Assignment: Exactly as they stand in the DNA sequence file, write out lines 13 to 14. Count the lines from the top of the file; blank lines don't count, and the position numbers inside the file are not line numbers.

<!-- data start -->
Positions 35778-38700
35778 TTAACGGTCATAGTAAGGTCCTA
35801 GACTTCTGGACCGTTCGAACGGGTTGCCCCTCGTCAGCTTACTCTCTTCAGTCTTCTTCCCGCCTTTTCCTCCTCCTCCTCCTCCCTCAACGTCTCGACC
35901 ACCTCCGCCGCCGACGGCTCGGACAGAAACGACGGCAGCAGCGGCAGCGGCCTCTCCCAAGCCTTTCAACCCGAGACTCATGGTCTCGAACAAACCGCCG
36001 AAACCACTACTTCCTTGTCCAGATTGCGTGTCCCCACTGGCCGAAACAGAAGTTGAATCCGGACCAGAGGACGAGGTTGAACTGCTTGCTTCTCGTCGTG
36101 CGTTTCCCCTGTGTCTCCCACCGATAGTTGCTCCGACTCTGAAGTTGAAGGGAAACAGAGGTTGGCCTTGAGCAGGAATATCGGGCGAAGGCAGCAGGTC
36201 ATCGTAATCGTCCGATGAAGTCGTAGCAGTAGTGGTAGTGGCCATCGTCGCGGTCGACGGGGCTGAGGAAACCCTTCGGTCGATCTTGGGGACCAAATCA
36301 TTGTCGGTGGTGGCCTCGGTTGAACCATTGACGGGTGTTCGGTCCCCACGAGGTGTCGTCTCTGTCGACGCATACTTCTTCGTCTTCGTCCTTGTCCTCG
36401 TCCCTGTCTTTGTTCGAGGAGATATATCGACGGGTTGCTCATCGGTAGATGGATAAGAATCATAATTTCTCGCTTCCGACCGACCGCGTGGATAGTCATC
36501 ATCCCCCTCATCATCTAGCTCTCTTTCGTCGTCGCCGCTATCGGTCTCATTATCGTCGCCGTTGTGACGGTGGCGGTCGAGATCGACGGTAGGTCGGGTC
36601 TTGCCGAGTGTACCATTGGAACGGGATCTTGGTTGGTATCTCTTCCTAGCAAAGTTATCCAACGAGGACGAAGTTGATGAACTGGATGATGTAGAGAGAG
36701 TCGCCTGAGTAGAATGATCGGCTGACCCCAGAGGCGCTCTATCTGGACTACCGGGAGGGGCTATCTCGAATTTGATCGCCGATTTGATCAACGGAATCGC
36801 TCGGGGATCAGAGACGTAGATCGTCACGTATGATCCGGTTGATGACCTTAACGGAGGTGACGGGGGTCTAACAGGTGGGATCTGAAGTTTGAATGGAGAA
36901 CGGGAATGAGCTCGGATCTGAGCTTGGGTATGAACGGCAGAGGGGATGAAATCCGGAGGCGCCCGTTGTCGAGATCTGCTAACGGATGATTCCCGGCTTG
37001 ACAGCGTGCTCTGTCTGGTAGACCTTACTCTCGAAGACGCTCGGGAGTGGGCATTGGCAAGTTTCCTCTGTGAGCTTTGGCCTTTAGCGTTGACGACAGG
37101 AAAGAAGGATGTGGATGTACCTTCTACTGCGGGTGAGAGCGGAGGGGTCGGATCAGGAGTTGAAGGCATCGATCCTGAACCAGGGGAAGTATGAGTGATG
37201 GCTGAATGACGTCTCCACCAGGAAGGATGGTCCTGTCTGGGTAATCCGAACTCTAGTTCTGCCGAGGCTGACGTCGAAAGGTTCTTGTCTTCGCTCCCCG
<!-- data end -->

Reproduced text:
36801 TCGGGGATCAGAGACGTAGATCGTCACGTATGATCCGGTTGATGACCTTAACGGAGGTGACGGGGGTCTAACAGGTGGGATCTGAAGTTTGAATGGAGAA
36901 CGGGAATGAGCTCGGATCTGAGCTTGGGTATGAACGGCAGAGGGGATGAAATCCGGAGGCGCCCGTTGTCGAGATCTGCTAACGGATGATTCCCGGCTTG